There's one large difference between the Clinton and the Bush lies that stand out in my mind after reading the article. The Clinton lies sort of came out of left field. The American public didn't have a chance to pick sides. The current situation with the Bush Administration appears more like a foul during a football game. The ref is going to be simultaneously boo'd and cheered by each teams fans. Nobody wants to believe they were on the losing team. The Bush fans out there would probably like to see this swept under the rug as quickly as possible.
posted by fatbobsmith at 3:33 PM on July 9, 2003


Space Coyote: "Bush may get reelected, but at least I know I'm right and everyone else is just stupid." When people vote against you, maybe it's because you're making the wrong arguments.

dash_slot: My point about Godwin is that you're not going to convince anyone in the center by comparing your opponent to the Nazis. Godwin's Law says that once the discussion degerates to that level, then even if you're right there is no chance of any useful exchange of ideas taking place.

saying that you are opposed to the "President" without proposing any strategies for his defeat is not dissimilar to hating the gooks and dodging the draft.

Or saying that you are guided by your concern for the Iraqi people and failing to propose any workable strategies for opposing their dictator?

What do you - as an american voter - suggest may defeat the incumbent?

Face electoral reality and try to talk to people in language that appeals to them. Stop picking nits about whether Bush lied or not -- without an equivalent of the Pentagon Papers, this issue is an electoral loser. Stop carrying on about the war in the first place. Right or wrong, the left lost the argument, and Bush is getting stronger with centrist voters as long as the issue stays on the front pages.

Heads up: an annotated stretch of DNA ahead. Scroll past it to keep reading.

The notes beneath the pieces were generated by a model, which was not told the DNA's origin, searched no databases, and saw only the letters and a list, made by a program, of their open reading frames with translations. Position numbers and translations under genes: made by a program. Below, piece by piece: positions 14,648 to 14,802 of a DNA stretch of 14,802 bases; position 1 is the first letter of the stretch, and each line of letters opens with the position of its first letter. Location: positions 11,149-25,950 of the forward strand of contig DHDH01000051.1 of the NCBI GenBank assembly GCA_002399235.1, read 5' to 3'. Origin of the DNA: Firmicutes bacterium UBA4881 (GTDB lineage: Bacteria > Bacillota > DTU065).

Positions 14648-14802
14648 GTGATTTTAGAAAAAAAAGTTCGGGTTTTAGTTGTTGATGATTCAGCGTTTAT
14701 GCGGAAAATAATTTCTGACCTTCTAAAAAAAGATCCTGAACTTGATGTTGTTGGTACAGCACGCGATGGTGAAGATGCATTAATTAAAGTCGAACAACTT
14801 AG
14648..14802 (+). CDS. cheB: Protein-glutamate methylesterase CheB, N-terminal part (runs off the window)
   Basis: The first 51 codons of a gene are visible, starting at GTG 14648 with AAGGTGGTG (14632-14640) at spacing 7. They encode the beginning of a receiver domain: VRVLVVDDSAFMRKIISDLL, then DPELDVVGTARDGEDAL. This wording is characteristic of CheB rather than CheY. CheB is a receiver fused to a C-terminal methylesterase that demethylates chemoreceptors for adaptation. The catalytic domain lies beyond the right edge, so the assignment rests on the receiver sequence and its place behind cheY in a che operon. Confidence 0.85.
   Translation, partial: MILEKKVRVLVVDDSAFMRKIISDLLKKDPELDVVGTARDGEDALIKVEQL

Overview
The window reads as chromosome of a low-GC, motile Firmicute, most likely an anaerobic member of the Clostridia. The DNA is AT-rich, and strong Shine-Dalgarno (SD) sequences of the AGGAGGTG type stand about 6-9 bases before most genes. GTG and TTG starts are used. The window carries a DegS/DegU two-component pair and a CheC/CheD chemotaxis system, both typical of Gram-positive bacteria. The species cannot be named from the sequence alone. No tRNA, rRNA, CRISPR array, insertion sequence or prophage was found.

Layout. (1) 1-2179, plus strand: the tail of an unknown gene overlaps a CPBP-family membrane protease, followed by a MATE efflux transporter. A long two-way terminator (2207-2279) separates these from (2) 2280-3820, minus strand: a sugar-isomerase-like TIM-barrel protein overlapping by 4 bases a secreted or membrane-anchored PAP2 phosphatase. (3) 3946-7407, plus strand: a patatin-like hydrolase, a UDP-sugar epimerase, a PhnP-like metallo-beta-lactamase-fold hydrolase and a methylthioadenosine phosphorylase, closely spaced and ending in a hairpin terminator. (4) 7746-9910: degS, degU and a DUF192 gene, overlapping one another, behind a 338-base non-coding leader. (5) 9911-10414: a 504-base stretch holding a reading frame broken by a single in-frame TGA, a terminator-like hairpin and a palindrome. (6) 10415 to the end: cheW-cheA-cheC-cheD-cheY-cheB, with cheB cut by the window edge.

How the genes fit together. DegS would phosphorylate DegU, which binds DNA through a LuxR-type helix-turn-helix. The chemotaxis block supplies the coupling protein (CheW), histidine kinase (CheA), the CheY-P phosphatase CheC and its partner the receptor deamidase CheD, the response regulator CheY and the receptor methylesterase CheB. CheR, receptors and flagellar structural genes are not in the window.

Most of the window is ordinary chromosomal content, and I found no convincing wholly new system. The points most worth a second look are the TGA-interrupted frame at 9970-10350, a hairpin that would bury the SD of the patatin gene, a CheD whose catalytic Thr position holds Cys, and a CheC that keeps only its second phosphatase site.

Explicitly acknowledge that Americans have the right to be afraid before you attack Bush's fearmongering. The only way to convert people in the center on foreign policy is to directly answer the question of how to contain and defeat terrorism. I'm still waiting for someone to propose a concrete plan other than Bush. It shouldn't be hard to propose a better plan than "go to war and establish martial law", but you have to acknowledge the question first.

Focus on Bush's real vulnerability, which is that he's running a kleptocracy in a time of rising unemployment. Make Ken Lay the Willie Horton of this election.

Affirm leftist goals with centrist policies. Appeal to business Republicans who are disgusted by Bush's deficit spending and kowtowing to the religious fanatics. Get a "Sister Souljah" moment in, by slamming the Seattle protest movement and affirming the principle that free trade and economic growth are the ways to relieve poverty. Then denounce Bush's protectionist giveaways to the steel industry and refusal to let developing nations trade their way to prosperity via exclusionary agricultural tarifs.

You may not agree with these ideas, but I am convinced that they are the only way to win the election. Bush has managed to keep an uneasy alliance of business, religious, and nationalist Republicans together. The Democrats have to unite with the center, and that means making ideological compromises.